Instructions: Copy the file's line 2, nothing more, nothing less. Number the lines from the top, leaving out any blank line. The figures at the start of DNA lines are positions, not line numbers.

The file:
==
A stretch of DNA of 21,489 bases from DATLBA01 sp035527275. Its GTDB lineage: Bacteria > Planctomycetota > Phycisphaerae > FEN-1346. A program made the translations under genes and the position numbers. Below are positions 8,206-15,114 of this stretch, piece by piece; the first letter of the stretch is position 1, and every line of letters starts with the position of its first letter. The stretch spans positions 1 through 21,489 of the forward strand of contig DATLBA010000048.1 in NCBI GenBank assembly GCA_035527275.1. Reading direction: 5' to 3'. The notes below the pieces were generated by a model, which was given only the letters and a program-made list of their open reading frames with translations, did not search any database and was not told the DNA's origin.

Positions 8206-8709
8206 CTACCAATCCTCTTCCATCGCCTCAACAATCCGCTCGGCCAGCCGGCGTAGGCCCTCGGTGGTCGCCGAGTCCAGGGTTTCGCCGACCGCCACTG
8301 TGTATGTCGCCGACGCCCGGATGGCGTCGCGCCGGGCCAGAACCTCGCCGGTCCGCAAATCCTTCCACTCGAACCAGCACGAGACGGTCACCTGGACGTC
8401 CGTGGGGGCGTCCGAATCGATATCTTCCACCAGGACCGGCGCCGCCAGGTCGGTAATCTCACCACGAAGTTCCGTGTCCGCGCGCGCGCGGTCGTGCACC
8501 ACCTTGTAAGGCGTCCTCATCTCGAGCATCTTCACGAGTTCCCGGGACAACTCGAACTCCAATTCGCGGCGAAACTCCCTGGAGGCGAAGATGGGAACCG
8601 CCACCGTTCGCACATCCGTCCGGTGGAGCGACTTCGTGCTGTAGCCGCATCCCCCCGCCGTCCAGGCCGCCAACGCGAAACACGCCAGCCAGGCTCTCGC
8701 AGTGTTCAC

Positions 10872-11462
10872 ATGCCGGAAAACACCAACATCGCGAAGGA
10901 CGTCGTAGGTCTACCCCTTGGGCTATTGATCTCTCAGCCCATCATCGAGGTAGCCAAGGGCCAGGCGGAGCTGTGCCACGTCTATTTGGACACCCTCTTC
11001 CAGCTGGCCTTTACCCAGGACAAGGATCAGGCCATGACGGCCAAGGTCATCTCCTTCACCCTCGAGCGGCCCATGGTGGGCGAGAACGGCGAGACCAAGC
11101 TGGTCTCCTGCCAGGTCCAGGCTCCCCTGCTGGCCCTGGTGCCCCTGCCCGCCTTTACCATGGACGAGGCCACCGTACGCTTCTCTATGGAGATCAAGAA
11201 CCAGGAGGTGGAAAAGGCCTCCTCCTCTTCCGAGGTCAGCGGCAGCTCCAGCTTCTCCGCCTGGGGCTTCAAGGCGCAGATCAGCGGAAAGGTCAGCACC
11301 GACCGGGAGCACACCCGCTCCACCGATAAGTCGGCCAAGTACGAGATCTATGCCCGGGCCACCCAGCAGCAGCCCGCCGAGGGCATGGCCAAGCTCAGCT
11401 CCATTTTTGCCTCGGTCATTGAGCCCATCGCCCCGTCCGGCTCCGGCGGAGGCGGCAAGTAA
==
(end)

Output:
Positions 8206-8709